Last Sunday I participated in a one-day avalanche rescue course offered by the Southern California National Ski Patrol. This course was specifically intended for rescue personnel who might be called upon to participate in an actual avalanche incident. Over a hundred people attended, including members of regional agencies like police and fire, and also numerous search and rescue organizations in Southern California (more…)
Dare; Hourglass; Girly Man
Summit, looking Northwest
A Quick NF Snowpit
A Long Way Down
Back Atop the Summit
Skiing the Dare Chute
Well this was a fun day! For today’s ski agenda, I thought I’d climb up Mount Baldy, give the north face a look-see, ski a piece of it if feasible, then climb back up to the summit and drop one of the Baldy Bowl Chutes.
Ordinarily when I’m feeling North Face aspirations, I like to start from the ski area and the Backbone trail, just to reduce the vertical load. But I decided to do the climb starting from the lowly Manker Flat trailhead. After all, I do have a list of big Sierra ambitions on my April agenda, and what better way is there to prepare for ultramarathon ski tours than to put a little extra hurt on the body?
First of all, today was very warm. Forgot my favorite sun hat, so I improvised to try to keep my head from getting cooked.
As for snow, it’s no longer possible to ski below the Ski Hut. That said, the bowl itself was in terrific shape: smooth, consolidated corn, just fabulous spring conditions. And very warm—so get an early start.
Any way you look at it, it’s a long way up to the summit from Manker Flat. I left skins in the car and just cramponed up with skis on my back. This is definitely less efficient than skinning, but it’s also faster.
Atop Baldy I had a snack and then snapped into my skis for a northward look. Baldy’s north face can be pure, death-ride ice, so be very cautious if you’re thinking about skiing it. Last winter, in fact, the NF never softened (as far as I know) and remained unskiable all through Spring.
Today the north face was hardly offering good skiing, but it was viable at least. Kind of a windboardy crusty mess with just enough bite to get a decent edge into the snow. Given that the north face is…well, north facing, I did dig a quick pit. Interesting stuff: about 12″ of slab on top of maybe 3-4 feet of unconsolidated (but fine-grained), sugary snow. I did get some alarmingly clean shears when I pounded on a few columns, but I couldn’t get any indication of propogation beyond.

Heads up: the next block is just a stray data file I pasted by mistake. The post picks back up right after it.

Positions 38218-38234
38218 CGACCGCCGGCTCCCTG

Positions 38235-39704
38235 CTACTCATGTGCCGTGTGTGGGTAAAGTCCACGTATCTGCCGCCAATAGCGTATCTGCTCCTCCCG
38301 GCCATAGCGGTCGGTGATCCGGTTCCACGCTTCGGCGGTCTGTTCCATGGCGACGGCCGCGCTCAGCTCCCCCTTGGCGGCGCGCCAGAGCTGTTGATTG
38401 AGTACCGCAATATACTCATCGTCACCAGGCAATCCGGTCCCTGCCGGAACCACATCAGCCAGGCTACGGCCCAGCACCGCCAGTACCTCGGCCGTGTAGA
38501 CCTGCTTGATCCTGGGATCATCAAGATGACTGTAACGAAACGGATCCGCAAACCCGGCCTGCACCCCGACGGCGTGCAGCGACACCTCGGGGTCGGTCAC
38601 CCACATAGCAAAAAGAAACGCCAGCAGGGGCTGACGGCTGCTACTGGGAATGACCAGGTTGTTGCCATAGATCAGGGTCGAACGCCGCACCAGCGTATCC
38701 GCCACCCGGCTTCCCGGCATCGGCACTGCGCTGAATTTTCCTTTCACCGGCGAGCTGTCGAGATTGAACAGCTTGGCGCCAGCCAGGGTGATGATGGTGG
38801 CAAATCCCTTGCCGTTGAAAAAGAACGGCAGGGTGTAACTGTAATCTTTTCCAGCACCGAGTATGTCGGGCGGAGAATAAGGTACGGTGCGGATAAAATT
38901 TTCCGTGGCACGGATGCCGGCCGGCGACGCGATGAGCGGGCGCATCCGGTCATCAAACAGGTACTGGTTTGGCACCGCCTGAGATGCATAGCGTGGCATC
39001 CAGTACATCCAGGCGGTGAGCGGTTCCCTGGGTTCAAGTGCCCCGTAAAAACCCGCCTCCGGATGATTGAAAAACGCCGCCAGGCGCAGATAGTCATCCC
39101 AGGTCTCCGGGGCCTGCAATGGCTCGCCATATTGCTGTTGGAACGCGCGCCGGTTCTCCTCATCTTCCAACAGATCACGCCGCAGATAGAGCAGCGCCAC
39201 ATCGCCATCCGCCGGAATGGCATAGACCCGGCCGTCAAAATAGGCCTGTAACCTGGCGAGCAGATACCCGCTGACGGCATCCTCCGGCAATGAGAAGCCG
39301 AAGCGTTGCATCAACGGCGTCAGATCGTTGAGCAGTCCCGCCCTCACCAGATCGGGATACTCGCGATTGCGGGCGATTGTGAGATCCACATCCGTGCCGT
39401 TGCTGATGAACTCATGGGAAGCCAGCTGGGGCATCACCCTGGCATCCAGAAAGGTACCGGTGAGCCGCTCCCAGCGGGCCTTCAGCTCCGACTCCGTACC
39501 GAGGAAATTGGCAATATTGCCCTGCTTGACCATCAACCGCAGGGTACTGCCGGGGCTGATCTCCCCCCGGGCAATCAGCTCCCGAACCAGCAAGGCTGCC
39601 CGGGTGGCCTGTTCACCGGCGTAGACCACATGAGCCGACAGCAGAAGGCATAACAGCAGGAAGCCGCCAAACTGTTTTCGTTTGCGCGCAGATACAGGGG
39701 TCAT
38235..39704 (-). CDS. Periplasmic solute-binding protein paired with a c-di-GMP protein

I would have expected a denser snow pack after all the warm temps we’ve been having, but where snowpack is concerned, Baldy’s north face always seems to exist in its own separate universe. Treat it with care.
I skied about 500 vertical feet down the middle of the face—which was plenty. Climbing out meant post-holing all the way back to the summit, and that more than satisfied my desire to get a workout.
One final note just in case it’s not obvious: if you keep going down here, you’re not coming home…unless you think you can swim the San Gabriel River through the most remote part of the San Gabriel Mountains.
It felt good to be back on top of the mountain. In contrast to the north aspects, the upper south face was just primo skiing: smooth, velvety snow that invited big GS turns and even bigger smiles.
I traversed past the Girly Man Chute (which looked completely burnt: 55° and thin coverage) and Hourglass, and decided to ski Dostie’s Dare, which looked reasonable (the name, I believe, comes from former Couloir Mag publisher and anti-government radical Craig Dostie).
Dostie’s Dare was just good clean fun. Steep but not scary, on good slushy corn. Like all of the Baldy Bowl chutes, the Dare is a short but sweet line that manages to feel a whole lot bigger when you drop in for a visit.
It was now a little late in the day for the best skiing, but the open bowl down to the Ski Hut still offered a great descent. I just love that sensation of blasting over velvety spring corn snow. Sublime!
The walk from the hut down to Manker flat was painful—literally. 2000′ vertical feet is a long way to hike down in my megarides, which are about one half shell size too small for me. Great for skiing, but not so good for pounding the trail. I think I’ll bring a set of hiking boots for the lower section next time, and just carry my boots. That’s it for the report. Try to get on top of the ridge by 10:30 a.m. tomorrow for the best skiing in the Bowl. As for the north face, it would be wise to wait a little more for things to soften and consolidate.
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On Sunday, March 15, there will be a one-day introduction to avalanche safety and rescue class held in Wrightwood, California by the Southern California National Ski Patrol. The class runs from 8 a.m. to 4 p.m., and is intended for professionals who operate in areas known for avalanche terrain, such as SAR teams and other rescue organizations. The course includes classroom and field sessions, and the fee is $15.00 (to cover course materials).
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Well we’re working our way back home now, with a stopoff in Flagstaff for a few days. I’d kind of hoped to do some sort of backcountry tour out here, but a week of record temps has just nuked the snowpack. Plus the forest service has all the key access roads closed, and I’m thinking, let’s save the big gruels for the Eastern Sierra, eh? (more…)